In one case this historical perspective makes Cubberley arrive at a very interesting view of the morphological structure of adverbs: While he does assume that only "nouns, adjectives, pronouns and numerals" have endings (p.106), on the next page he claims that the adverb _naverx_ has a "zero ending": "{naverx} + {0} 'upwards' (cf. {naverx} + {u} 'up above')" (p.107). Diachronically of course this is indeed an ending, since etymologically this adverb is made up of the preposition _na_ 'on' and the accusative (respectively, locative) form of a noun _verx_ 'top'. Synchronically, however, it should be clear that this adverb cannot have any ending, not even a zero one.

    This almost Neo-Grammarian approach contrasts with Cubberley's strictly distributional phonemic analysis, which results e.g. (as he admits himself, p.70) in the "counter-intuitive" use of the symbol /i/ for [1] in all phonemic transcriptions. (These transcriptions would have been more readable if they had always been included in phonemic brackets.) Moreover the declension and conjugation charts do not include the written representation of the endings. For example, the genitive singular ending of nouns like _vremeni_ 'time' (nominative _vremja_) transcribed as _on'-i_ is never stressed in any word, so that its first vowel is always pronounced as [i], and written as <e>, but for theoretical reasons phonologically transcribed as _o_. Similarly, in the historical s-stem nouns like _nebo_ 'sky, heaven', _chudo_ 'wonder' or _koleso_ 'wheel', Cubberley is forced to treat the element -'es- appearing in all words as -es- when it is a theme (in _nebesa_ 'heavens', _chudesa_ 'wonders'), but as -os- when it is part of the root (in _kolesa_ 'wheels'). This approach is fascinating enough, but without an orthographic and/or phonetic representation it must be rather confusing both for non-linguists and for non-experts at Russian.

    (c) Reflection of current research

    Whenever there is a disputable question, Cubberley quotes both sides of the discussion, and, where necessary, makes a decision (e.g. the origin of the name _Rus'_, p.12f.; the theoretical framework of intonation, p.89f.; the classification systems for nouns, p.111). However, newer, less traditional opinions have a good chance of escaping the author's notice. Thus, throughout the book the term "Old Russian" is used without even being discussed, although because of the Belarusan and Ukrainian participation in this period of Russian history it would be more appropriate to call this language "Old East Slavonic". Cubberley refers to a "period of great translation activity under Jaroslav the Wise" (p.43) without mentioning Francis J. Thomson's (1988/93) well-substantiated thesis that this myth is in fact based on the mistranslation of an entry in the Primary Chronicle and that such translation activity never took place. The diglossia theory according to Uspensky, Worth and Lunt is called "now generally accepted" (p.44), though even Uspensky himself has not stood up for it any more lately (see Rehder 1989, Keipert 1999: 739). When treating the so-called "Second Palatalization" (p.28), the results of which in most contexts disappeared in Russian, it would have been worthwhile mentioning the ancient dialect of Novgorod, which never executed this sound shift at all and on the basis of which probably Modern Russian does not show the results, whereas Ukrainian and Belarusan, not being influenced by Novgorod, continue the Old East Slavonic tradition (cf. Gluskina 1966; Zaliznjak 1995: 37-38, 1998: 448f.).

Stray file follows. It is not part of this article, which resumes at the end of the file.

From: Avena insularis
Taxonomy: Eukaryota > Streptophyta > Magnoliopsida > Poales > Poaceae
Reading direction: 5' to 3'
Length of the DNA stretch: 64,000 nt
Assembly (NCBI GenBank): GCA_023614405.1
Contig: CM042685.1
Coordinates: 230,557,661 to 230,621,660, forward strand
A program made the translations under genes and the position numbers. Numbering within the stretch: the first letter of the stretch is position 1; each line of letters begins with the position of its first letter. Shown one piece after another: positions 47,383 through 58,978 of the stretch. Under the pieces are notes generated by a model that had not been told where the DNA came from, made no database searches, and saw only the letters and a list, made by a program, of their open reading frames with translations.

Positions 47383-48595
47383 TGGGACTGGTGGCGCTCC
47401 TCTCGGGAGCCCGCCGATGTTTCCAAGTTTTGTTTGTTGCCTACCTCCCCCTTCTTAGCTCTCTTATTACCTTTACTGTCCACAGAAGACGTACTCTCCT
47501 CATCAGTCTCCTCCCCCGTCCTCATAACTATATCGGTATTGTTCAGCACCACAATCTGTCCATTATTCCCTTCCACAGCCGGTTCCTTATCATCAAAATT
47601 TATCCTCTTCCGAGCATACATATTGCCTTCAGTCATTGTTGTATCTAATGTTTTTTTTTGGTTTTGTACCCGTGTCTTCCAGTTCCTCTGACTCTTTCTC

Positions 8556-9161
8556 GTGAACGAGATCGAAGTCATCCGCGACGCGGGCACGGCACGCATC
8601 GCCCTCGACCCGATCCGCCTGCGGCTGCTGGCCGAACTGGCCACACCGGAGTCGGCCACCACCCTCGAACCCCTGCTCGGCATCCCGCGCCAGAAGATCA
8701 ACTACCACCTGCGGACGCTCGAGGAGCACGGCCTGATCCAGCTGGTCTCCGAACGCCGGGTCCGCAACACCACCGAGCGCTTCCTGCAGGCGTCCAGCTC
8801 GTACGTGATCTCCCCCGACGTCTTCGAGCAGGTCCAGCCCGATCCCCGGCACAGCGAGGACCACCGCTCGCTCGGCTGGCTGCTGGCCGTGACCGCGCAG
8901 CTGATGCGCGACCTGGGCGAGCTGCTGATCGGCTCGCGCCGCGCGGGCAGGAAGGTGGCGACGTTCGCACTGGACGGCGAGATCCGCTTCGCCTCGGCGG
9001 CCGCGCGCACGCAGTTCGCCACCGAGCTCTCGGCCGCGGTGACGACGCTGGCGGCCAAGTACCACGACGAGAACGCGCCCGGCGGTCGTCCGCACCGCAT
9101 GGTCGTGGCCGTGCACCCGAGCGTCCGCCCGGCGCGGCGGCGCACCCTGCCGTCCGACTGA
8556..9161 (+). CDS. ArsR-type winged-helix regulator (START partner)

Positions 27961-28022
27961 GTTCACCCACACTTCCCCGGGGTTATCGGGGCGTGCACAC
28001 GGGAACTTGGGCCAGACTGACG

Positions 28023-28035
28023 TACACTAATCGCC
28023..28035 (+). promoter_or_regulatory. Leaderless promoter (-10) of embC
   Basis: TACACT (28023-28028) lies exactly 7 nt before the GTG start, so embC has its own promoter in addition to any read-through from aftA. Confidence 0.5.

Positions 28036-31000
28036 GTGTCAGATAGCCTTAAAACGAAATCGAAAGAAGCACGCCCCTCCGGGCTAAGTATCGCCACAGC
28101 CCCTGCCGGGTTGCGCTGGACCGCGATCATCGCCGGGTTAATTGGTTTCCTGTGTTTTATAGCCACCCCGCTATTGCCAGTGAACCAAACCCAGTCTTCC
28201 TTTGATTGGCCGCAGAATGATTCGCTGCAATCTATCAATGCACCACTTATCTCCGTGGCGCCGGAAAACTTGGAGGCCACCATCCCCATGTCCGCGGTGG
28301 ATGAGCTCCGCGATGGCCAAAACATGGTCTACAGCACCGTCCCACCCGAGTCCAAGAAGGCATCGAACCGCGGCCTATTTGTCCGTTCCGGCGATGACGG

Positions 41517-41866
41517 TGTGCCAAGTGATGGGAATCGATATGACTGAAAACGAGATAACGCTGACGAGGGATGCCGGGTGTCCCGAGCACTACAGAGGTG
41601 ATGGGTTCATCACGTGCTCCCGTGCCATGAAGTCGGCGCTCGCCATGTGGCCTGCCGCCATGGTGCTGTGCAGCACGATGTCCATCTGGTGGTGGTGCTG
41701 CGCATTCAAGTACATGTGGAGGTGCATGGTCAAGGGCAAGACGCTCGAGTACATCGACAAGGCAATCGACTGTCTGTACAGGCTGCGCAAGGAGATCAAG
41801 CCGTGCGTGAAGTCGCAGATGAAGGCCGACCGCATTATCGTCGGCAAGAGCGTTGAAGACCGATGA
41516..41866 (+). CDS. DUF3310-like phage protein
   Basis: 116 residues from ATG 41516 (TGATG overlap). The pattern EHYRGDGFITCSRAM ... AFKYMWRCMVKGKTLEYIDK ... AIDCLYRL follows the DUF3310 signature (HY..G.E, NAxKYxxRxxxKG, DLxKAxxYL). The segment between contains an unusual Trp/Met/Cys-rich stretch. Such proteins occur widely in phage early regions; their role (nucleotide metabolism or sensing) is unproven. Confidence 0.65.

In some places a book intended as an introduction would have needed some more references for further information. There are several anonymous formulations like "It has been suggested" (p.111) or "some have argued" (p.317). Moreover, Cubberley recommends only English-language books for further reading (e.g. p.332, 363). This may be sufficient for non-Russophone linguists, but it is an unnecessary restriction for Russian teachers.

    (d) Material presented

    Some very good chapters have already been mentioned: The historical approach, suprasegmental features, and several other rather 'modern' subjects. Two further very good chapters are dialectology (p.313-331), which is a really good treatment of the linguistic categories that appear in various dialects of Russian (e.g. vowel length, definiteness), and affixation, which is another of Cubberley's specialities (cf. Cubberley 1994).

    Unfortunately, many mistakes can be found in political matters, e.g. when Cubberley refers "to the federation as a whole, or, more correctly, to the Russian republic within it" (p.3; there just is no such entity as a Russian republic within the Russian Federation), or when he enumerates the Slavonic languages: Kashubian is missing in the text (p.6), and Bosnian on the map (p.7). This map shows language borders, but they are always identical to state frontiers, although Russian is spoken in Ukraine, Belarus and Moldova, Slovenian is spoken in Austria and Italy, etc. However, this simplification is obviously not deliberate, since the language area marked for Macedonian does include large portions of Western Bulgaria (!) and Northern Greece.